Miss Havisham is a creepy figure. I need to stop imagining what she looks like because that will make the hairs in my arms get goosebumps. To give you an illustration, she wears a white wedding dress throughout Great Expectations which means for years because Pip is a boy as the book starts and he turns 30-something when the story concludes. She never leaves Satis House, a ruined mansion where she lives with her adopted daughter Estella, for many years. She lets the clock in her room unchanged. She stands still in a world that keeps moving.
Miss Havisham quickly reminds me of Quilp, the main antagonist in The Old Curiosity Shop, another Dickens’ novel. They are of course different characters, Quilp is a very wicked, disgusting fiction figure I have ever met with. While miss Havisham isn’t a cruel one but the two reflects Dickens’ totality in creating very peculiar, distinguishable figures in literature.
As I read along the novel, miss Havisham is abundantly buried in her failed planned marriage. As far as “love is blind” saying is concerned, miss Havisham is about to get married to Compeyson, whom she really, really loves long, long time before she knows Pip, the protagonist in Great Expectations. To he sadness, Compeyson abandons her. He is only interested at her fortune.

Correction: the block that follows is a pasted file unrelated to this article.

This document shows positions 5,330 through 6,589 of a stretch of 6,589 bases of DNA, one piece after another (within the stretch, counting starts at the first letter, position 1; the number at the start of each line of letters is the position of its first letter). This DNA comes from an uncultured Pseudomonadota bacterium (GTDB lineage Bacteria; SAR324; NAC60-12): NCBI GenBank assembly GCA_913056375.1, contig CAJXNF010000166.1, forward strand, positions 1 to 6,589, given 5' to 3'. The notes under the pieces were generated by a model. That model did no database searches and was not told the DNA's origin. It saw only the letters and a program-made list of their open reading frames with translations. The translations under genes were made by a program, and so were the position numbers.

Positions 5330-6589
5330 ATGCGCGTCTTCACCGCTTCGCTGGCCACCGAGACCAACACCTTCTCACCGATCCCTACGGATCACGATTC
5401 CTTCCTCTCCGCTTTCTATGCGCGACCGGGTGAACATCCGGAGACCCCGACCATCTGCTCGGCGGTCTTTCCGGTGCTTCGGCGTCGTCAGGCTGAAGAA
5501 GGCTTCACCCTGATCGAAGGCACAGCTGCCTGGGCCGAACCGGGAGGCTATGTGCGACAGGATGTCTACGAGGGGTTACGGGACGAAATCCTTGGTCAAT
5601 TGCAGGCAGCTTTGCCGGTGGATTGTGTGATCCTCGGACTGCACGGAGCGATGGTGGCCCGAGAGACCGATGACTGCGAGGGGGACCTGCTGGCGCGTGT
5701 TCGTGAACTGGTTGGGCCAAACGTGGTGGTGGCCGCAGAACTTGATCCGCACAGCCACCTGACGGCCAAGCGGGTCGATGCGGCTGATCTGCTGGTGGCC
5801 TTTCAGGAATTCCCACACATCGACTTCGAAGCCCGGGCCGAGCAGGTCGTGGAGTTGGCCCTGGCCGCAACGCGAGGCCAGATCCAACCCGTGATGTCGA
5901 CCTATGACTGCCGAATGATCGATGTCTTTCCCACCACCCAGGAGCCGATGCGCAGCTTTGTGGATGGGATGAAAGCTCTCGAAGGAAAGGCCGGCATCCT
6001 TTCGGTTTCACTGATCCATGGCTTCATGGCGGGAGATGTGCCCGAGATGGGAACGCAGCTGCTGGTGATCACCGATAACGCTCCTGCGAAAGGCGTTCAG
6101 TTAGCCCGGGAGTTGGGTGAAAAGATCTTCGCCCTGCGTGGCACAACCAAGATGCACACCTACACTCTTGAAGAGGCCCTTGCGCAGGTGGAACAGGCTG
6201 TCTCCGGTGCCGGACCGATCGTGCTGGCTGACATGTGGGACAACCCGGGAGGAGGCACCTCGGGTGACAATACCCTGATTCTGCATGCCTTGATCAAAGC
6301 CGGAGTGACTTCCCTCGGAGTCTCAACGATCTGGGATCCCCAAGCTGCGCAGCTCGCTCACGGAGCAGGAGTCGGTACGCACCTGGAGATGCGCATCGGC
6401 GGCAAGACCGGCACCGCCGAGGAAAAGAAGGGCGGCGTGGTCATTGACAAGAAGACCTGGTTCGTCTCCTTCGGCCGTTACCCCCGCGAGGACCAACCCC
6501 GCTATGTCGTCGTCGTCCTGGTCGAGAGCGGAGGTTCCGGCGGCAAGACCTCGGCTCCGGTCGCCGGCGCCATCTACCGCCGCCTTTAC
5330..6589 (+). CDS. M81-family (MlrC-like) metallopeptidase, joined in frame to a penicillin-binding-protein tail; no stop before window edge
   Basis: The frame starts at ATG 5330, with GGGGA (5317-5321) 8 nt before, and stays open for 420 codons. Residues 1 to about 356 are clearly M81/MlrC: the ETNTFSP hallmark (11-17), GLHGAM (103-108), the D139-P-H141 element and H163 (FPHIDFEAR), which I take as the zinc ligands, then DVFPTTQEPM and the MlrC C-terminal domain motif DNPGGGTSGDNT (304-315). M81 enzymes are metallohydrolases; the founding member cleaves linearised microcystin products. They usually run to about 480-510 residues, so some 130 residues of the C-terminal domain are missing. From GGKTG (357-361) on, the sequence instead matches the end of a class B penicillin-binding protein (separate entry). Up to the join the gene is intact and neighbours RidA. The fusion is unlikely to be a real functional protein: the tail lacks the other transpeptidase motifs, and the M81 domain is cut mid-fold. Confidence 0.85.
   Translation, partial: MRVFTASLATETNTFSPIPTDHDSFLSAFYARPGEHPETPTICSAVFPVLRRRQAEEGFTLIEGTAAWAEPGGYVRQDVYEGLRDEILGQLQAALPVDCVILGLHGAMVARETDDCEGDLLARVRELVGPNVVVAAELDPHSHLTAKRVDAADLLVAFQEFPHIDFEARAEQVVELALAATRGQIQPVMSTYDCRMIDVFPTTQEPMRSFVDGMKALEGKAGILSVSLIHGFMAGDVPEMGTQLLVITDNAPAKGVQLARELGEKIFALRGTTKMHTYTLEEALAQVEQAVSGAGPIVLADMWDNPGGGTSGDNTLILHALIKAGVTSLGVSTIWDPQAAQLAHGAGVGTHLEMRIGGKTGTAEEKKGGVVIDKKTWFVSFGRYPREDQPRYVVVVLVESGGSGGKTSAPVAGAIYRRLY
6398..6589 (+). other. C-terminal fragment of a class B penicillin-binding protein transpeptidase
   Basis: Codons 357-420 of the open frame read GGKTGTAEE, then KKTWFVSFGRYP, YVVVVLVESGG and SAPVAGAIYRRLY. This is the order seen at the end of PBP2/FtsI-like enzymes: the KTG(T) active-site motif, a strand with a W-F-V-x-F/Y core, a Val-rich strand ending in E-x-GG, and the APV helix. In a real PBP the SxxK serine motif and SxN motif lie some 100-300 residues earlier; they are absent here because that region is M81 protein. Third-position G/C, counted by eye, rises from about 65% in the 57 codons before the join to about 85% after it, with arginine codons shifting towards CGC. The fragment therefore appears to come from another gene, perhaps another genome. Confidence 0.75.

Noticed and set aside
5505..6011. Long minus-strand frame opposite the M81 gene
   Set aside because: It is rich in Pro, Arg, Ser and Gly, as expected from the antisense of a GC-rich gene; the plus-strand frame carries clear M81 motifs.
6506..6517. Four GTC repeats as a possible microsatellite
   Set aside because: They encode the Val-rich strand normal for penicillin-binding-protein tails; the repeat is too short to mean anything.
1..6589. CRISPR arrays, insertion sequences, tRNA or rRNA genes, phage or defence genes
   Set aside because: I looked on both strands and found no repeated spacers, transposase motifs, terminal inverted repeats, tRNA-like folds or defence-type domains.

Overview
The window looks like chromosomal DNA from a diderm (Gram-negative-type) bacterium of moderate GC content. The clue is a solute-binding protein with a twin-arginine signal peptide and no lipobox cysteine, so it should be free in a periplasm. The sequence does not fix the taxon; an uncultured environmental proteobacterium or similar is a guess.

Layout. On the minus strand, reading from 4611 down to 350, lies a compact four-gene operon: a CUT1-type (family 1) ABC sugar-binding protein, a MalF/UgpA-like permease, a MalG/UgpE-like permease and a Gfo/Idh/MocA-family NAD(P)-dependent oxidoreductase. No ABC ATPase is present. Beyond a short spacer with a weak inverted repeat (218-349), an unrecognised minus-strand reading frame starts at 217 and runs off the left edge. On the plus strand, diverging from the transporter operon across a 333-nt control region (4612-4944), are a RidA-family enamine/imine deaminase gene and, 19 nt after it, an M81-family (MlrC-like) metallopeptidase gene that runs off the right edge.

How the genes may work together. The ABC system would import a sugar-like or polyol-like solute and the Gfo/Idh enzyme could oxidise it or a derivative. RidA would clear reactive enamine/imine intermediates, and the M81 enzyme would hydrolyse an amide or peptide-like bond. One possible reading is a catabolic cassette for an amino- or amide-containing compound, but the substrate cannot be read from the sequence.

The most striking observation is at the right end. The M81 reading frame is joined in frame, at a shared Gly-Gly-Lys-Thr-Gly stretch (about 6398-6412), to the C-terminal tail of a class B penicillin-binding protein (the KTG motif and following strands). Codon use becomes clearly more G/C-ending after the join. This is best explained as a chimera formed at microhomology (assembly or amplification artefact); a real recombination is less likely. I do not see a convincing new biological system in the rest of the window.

Devastated and humiliated, miss Havisham suffers from mental breakdown and “imprisons” herself in the house. Worse, she even asks for mister Jaggers finding her an adopted daughter whom miss Havisham can look after and gradually turn her as a player.
Miss Havisham’s dream comes true as Estella plays with many men’ hearts, including Pip’s. Despite her knowing over Pip’s sincere feeling for Estella, miss Havisham instead asks for her marrying other man. At the end, neither Estella nor miss Havisham are happy.
As a reader, I can’t think of anyone can be that depressed as miss Havisham. She is so captured in the past that she takes revenge through Estella. As impossible as her trait can be, Dickens, here, digs his deepest on human emotion when it comes to love, excessive love, that may turn into severe heartbrokenness. And miss Havisham is such most suitable portrait we can get precious lessons from.
From the beginning, Dickens puts many clues on her collapse. The way she dresses, the ruined mansion that she lives in, her choice of not ever leaving the house after she fails to get married.
I remember one of the scenes where which she explicitly tells Estella not to take into account Pip’s feeling. For miss Havisham, love is like a dead-end matter, that everyone should never ever taste sweet, valuable taste of it. She can only regret her action of persuading Estella marrying Bentley Drummle although she knows him a brutal person.
As the novel comes to an end, miss Havisham asks for Pip’s forgiveness that comes out too late because Estella now becomes Drummle’s wife. Miss Havisham burns herself but Pip saves her. She lives the rest of her life in sickness because of that.
Miss Havisham reminds me so much on dangerous illogical love to others. She is actually warned over Compeyson’s ill motives but she ignores it. She pays all the price in most unthinkable ways I can possibly comprehend. I hope each of us won’t be like her in love-related matter or others.